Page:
As a Reserve Officers’ Training Corps (ROTC) cadet, I frequently get asked how quickly the Chinese People’s Liberation Army (PLA) might overrun Taiwan if it invaded before 2040.
My answer is that the PLA will not be able to take over Taiwan within that time frame, because the more eager the PLA is to complete the task in a short period, the more likely it would fail — and fail big. Having a slim chance of winning is what keeps the PLA from taking action.
From time to time, some PLA leaders or keyboard fighters make threats — one of the more extreme of which has been: “We will wipe out all humans on the island.”
However, a real war requires more sophisticated calculations than hate speech.
If all diplomatic and political means are exhausted and military action imminent, using nuclear weapons against Taiwan would surely be the fastest way, with the lowest number of casualties for the PLA, and a true massacre on Taiwan, but having a barren island without people does not fit with the meaning of “unification.”
Even unification by force requires total occupation, governance and global recognition — and a complete occupation would first require a successful military landing operation.
The PLA has to guard more than 22,000km of frontier land that borders 14 not-so-friendly neighbors, including Russia, North Korea and India, as well as some Southeast and Central Asian countries, such as Vietnam and Afghanistan. Across bodies of water, China also faces Taiwan, Japan, South Korea and the US.
The PLA is the world’s largest military, with 2 million active-duty soldiers. If it decided to disproportionately allocate 10 percent of them to take over Taiwan, the nation’s forces would only face 200,000 troops, not 2 million.
At a time when human life was more expendable for political goals, the PLA lost 10,000 soldiers in a failed attempt to conquer Kinmen in 1949, while Allied troops had about 100,000 casualties in the landing operation for the Battle of Normandy in 1944.
Half a century has passed and there are much more destructive weapons. Many more soldiers would likely be sacrificed in a battle to land on an iron-clad island like Taiwan proper. The eradication of at least 200,000 elite PLA soldiers, and all of their resources and equipment, in an operation to cross the Taiwan Strait would leave a huge vacuum in China’s defenses and finances.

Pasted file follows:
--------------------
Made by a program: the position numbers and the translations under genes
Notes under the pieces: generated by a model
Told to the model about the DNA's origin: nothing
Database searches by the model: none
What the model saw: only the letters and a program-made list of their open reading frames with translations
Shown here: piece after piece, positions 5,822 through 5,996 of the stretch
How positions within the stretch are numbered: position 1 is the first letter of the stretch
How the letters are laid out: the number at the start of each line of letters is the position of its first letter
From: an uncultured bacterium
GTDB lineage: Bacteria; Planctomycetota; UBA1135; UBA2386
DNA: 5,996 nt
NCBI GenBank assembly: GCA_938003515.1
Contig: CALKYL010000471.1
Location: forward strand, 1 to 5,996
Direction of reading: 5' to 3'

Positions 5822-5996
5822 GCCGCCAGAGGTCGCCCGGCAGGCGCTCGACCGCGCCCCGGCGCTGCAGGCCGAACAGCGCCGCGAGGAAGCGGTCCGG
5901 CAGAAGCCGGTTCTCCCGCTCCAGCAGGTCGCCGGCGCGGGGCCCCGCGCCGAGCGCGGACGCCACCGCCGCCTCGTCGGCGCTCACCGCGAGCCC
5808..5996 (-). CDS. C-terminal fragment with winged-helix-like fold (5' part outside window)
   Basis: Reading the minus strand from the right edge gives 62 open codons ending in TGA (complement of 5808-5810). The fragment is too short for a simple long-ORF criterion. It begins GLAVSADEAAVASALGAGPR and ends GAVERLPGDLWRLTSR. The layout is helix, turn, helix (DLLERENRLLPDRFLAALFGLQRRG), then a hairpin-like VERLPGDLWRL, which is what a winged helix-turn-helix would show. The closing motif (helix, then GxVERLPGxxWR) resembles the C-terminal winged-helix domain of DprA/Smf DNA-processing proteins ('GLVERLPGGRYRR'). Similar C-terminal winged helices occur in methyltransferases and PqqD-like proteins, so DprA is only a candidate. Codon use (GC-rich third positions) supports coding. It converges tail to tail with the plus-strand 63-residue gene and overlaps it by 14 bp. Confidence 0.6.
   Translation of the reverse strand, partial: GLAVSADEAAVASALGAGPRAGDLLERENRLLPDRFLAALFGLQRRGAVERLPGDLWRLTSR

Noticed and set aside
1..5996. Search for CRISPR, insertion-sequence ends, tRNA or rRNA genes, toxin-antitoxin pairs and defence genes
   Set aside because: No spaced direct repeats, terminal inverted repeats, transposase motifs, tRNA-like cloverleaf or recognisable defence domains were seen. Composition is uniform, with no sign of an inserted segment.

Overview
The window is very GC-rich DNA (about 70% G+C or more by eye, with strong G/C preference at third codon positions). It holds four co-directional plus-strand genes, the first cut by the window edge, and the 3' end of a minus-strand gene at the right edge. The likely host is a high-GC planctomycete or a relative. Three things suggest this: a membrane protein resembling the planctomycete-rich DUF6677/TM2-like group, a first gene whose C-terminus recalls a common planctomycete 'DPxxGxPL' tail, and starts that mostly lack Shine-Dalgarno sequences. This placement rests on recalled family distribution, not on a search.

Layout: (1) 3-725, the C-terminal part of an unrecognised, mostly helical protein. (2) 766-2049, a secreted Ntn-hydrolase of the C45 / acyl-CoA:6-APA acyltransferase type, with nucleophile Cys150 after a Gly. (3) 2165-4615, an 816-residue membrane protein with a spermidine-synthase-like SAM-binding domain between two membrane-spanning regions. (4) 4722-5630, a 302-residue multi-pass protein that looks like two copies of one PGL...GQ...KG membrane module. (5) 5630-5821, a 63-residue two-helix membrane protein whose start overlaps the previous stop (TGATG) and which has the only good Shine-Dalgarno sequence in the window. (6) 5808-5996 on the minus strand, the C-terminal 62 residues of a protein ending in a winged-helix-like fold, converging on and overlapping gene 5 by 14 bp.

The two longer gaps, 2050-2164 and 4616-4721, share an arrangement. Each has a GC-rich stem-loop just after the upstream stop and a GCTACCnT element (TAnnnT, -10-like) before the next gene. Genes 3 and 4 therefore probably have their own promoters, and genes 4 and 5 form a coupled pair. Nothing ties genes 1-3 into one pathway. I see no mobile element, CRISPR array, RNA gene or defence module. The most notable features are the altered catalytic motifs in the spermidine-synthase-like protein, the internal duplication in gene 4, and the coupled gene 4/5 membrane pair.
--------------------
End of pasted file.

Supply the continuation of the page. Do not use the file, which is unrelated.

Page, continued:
China’s military spending has reached a new high at 38.7 percent of its annual budget, but this trend is unsustainable in the long term, unless it wants to follow in the footsteps of the Soviet Union.
Meanwhile, the average PLA soldier’s paycheck is still too low to persuade them to give up their lives for a bunch of politicians. They get paid well enough to look fearful on parade, as they goose-step across Tiananmen Square — but getting killed crossing the Strait is a different story.
In my opinion, the US did not lose the war in Afghanistan. On the contrary, it stopped a war and left a huge cache of weapons behind. With this arms supply and years of battle experience, Taliban fighters will pose a great threat to the stability of China’s western border as there is no other rich country that money can be squeezed from.
As an ROTC cadet at National Tsing Hua University, I believe it is a shame to expect Taiwan’s friends in the US to fight its war if it tragically happens. In the best interest of Taiwan and the US, Washington should send its navy to take control of some disputed islands in the South China Sea, instead of rushing to the nation’s rescue.
In turning the South China Sea into another Korean War, troops assisting with Taiwan’s defense would gain certain strategic and diplomatic advantages. By doing so, troops allied with the nation could make coordinated moves without getting approval from lawmakers in their countries or the UN Security Council. It would be the fastest way.
The PLA considers the South China Sea its most strategic waterway. Instead of coming to Taiwan’s rescue from a PLA invasion, US-led allied troops could make pre-emptive strikes on the disputed islands in the area, before the PLA tries to make a move on Taiwan. The PLA is so afraid of this that it has let its usual poker face slip in front of the US military.
It is of vital importance that Taiwan prepares itself for any military aggression. As Sun Tzu (孫子) advised: “Your readiness is the best deterrence to your enemy.”
Peter Chen is a Reserve Officers’ Training Corps cadet at National Tsing Hua University.
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